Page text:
Here is a huge potential of a cooperation of anthropologists and experts of other disciplines. Their integrated approaches can illuminate disintegration and the prominence of barter in the post-Soviet economies and many other areas. The interdisciplinary approach could elucidate why western models didn’t work out in Eastern Europe, and answer the question which lacks these models have to be successfully implemented in these cultures.
The research of anthropology is focused on micro-level, but involves further implications, for instance such as in our AQCIs. Finally I would like to stress the importance of anthropological research in my personal main filed, which is civil society. The big effort, civil society produces, very often doesn’t pay out and are further more even the source of unintended consequences. These failures frequently happen to be caused by an implementation with to less consideration of local conditions. The contribution of anthropology holds the potential of successful and sustainable development work.
 Miller, 2007, p. 124, also Hann, Humphrey & Verdery, 2002, p. 1
 Hann, Humphrey & Verdery, 2002, p. 6, also Miller, 2007, p. 121 – 122
 Geertz, 1973, p. 4
 Hann, Humphrey & Verdery, 2002, p. 2
 Hann, Humphrey & Verdery, 2002, p. 11, or Potrata, 2004, p. 267; i.e. prostitution, New Age
 Buyandelgeriyn, 2008, p. 245
 Miller, 2007, p. 116
 Jakubowska, 1993, pp. 145 – 149
 All distinctions of the disciplines in Jakubowska, 1993, pp.150 – 152 and pp. 157 – 158
 Jakubowska, 1993, p. 148, see also Hann, Humphrey & Verdery, 2002, p. 2, Miller, 2007, p. 119
 Jakubowska, 1993, p. 158
 2009, p 20-21
 Miller, 2007, p. 121
 Miller, 2007, p. 119
 Jakubowska, 1993, p. 158
 Hann, Humphrey & Verdery, 2002, p. 2
 Buyandelgeriyn, 2008
 Hann, Humphrey & Verdery, 2002, p. 10, also Sampson, 2002, quoted in Kürti & Skalnik, 2009, p. 2
 Miller, 2007, p. 122
 Tomlinson, 1999, p. 152
 Buyandelgeriyn, 2008, p. 236
 Rudolf Bahro quoted in Hann, Humphrey & Verdery, 2002, p. 12
 Buyandelgeriyn, 2008, p. 236
 Hann, Humphrey & Verdery, 2002, p. 10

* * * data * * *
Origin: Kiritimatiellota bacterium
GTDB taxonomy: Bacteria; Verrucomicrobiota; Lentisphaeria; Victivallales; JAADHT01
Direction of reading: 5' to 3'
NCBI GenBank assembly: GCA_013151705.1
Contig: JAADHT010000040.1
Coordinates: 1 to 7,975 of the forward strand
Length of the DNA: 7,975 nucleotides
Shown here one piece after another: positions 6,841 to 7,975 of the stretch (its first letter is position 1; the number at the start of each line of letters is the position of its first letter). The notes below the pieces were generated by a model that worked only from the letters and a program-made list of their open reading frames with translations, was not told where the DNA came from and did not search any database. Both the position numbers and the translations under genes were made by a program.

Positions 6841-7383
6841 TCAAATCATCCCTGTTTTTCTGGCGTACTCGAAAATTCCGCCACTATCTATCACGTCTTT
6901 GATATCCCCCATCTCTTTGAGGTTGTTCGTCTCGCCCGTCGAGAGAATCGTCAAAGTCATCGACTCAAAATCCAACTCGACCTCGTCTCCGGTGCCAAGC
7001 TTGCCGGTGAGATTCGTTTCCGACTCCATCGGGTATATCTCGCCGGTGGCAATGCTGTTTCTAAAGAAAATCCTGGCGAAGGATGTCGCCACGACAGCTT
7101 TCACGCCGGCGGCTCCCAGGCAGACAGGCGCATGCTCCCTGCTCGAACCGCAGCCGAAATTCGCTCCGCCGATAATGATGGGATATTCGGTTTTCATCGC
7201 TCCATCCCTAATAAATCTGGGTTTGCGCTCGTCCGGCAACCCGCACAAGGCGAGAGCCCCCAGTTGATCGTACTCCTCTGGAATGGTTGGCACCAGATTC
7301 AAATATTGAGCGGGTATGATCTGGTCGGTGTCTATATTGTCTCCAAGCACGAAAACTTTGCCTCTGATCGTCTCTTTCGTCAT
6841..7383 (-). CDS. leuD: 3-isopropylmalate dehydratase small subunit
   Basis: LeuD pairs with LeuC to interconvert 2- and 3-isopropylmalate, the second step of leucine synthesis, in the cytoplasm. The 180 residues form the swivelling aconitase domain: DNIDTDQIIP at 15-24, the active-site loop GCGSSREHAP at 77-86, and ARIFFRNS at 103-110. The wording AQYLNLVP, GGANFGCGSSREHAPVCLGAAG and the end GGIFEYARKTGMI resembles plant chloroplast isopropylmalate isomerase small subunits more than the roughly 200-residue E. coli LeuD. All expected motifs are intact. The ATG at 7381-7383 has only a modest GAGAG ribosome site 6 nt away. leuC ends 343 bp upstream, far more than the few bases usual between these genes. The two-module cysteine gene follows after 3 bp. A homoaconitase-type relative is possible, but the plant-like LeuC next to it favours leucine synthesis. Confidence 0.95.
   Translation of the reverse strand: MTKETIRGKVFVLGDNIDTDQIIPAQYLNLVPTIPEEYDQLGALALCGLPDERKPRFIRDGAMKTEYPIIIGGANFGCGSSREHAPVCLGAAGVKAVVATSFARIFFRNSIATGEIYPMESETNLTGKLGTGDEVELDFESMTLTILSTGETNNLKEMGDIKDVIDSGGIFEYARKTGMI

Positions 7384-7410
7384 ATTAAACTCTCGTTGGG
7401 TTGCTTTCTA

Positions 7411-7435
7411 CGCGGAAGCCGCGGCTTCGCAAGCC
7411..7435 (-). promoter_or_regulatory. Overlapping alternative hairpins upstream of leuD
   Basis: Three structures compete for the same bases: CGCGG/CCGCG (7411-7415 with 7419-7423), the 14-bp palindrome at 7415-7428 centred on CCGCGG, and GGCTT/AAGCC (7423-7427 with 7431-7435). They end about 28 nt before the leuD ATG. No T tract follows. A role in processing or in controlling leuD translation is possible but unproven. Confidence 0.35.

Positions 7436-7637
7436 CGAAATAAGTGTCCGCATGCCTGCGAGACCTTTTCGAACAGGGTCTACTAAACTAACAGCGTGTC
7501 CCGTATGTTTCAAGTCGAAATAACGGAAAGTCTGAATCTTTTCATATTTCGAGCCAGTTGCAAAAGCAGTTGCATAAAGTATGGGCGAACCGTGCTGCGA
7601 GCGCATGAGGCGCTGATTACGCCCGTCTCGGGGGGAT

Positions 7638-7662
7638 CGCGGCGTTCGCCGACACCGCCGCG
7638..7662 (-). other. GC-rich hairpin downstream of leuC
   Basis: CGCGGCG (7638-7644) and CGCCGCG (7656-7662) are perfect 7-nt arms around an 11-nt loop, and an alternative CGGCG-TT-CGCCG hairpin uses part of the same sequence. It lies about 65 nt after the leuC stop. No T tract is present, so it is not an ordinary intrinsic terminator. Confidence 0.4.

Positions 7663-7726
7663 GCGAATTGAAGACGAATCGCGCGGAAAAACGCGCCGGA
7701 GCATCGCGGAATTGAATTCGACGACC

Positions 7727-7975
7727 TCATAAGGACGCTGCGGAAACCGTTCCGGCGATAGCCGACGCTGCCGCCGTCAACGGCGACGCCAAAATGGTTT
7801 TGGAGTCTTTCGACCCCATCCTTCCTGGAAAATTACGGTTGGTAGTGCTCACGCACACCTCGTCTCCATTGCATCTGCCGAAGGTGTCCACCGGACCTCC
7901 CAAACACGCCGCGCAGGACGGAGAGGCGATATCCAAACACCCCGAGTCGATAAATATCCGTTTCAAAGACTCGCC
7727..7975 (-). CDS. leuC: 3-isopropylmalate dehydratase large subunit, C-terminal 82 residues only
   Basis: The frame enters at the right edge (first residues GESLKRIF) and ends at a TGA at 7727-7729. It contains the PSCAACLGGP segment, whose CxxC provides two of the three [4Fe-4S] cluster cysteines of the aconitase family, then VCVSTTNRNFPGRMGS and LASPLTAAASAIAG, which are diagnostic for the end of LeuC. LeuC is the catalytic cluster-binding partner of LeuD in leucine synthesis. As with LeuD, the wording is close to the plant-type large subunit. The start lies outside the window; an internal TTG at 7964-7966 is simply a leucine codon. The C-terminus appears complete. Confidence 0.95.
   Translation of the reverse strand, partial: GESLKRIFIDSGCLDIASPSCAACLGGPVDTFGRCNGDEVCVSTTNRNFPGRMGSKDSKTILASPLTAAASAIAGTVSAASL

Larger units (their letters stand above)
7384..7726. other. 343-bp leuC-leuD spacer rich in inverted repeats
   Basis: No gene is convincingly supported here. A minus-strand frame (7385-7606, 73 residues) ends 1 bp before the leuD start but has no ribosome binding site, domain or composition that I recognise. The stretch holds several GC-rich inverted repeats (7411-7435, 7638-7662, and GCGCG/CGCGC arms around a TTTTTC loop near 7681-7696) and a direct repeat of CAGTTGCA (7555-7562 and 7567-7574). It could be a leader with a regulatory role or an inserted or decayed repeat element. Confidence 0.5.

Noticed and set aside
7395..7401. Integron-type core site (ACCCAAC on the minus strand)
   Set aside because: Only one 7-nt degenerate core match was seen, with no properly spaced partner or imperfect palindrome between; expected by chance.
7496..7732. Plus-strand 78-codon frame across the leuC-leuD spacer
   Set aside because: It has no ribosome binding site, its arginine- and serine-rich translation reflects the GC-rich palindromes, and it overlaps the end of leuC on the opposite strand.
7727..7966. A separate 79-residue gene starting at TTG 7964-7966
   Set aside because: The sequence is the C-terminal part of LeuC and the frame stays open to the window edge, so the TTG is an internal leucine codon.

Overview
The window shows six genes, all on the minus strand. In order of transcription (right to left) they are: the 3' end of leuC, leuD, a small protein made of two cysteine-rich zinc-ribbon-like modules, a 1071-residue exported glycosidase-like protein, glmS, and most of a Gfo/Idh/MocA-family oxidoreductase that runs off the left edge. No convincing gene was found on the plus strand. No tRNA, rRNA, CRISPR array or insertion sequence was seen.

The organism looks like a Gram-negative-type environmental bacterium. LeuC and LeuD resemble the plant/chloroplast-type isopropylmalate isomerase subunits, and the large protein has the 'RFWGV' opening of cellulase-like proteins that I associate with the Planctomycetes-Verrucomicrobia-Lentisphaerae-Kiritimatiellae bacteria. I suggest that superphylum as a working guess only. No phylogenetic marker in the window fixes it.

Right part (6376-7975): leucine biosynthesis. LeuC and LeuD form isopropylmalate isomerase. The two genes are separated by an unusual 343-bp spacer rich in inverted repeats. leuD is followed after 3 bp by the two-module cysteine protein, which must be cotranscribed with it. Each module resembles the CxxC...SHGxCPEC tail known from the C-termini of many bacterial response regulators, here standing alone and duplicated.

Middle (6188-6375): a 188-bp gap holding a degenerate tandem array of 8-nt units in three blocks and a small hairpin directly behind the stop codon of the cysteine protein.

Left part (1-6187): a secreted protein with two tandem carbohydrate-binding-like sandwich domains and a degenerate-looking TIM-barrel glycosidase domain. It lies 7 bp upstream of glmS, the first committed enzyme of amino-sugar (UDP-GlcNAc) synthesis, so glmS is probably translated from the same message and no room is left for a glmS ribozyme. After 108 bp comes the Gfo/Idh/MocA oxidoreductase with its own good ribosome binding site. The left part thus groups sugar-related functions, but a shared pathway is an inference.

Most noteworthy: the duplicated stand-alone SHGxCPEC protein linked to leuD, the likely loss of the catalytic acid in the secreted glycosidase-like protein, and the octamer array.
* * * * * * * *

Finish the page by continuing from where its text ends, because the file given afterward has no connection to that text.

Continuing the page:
Buyandelgeriyn, 2008, p. 245, see also Hann, Humphrey & Verdery, 2002, p. 1
 Hann, Humphrey & Verdery, 2002, p. 12 – 13
 Hann, Humphrey & Verdery, 2002, p. 12
 Hann, Humphrey & Verdery, 2002, p. 8, see also Duclaud-Williams, 1993
 Hann, Humphrey & Verdery, 2002, p. 5
 Hann, Humphrey & Verdery, 2002, p. 5 – 7 i.e. law, development of new administrative and political institutions
 Miller, 2007, p. 116, 124; This idea is called “applied anthropology”, also practicing or practical anthropology, it is the use of anthropological knowledge to prevent or solve problems, or to shape and achieve policy goals. One example for the realisation of this idea is found in the work of USAID and handled there under the name of “development induced displacement”
 Hann, Humphrey & Verdery, 2002, p. 7
 Hann, Humphrey & Verdery, 2002, p. 9, also Sampson, 2002 and 2003, Mandel, 2002
Seminar Paper, 12 Pages
Research Paper (postgraduate), 24 Pages
Master's Thesis, 72 Pages
Master's Thesis, 100 Pages
Term Paper, 15 Pages
Bachelor Thesis, 61 Pages
Term Paper, 31 Pages
Term Paper (Advanced seminar), 33 Pages
Term Paper (Advanced seminar), 22 Pages
Term Paper (Advanced seminar), 21 Pages
Thesis (M.A.), 85 Pages
Scientific Essay, 10 Pages
Seminar Paper, 14 Pages
Literature Review, 7 Pages
Bachelor Thesis, 38 Pages
GRIN Publishing, located in Munich, Germany, has specialized since its foundation in 1998 in the publication of academic ebooks and books. The publishing website GRIN.com offer students, graduates and university professors the ideal platform for the presentation of scientific papers, such as research projects, theses, dissertations, and academic essays to a wide audience.
Free Publication of your term paper, essay, interpretation, bachelor's thesis, master's thesis, dissertation or textbook - upload now!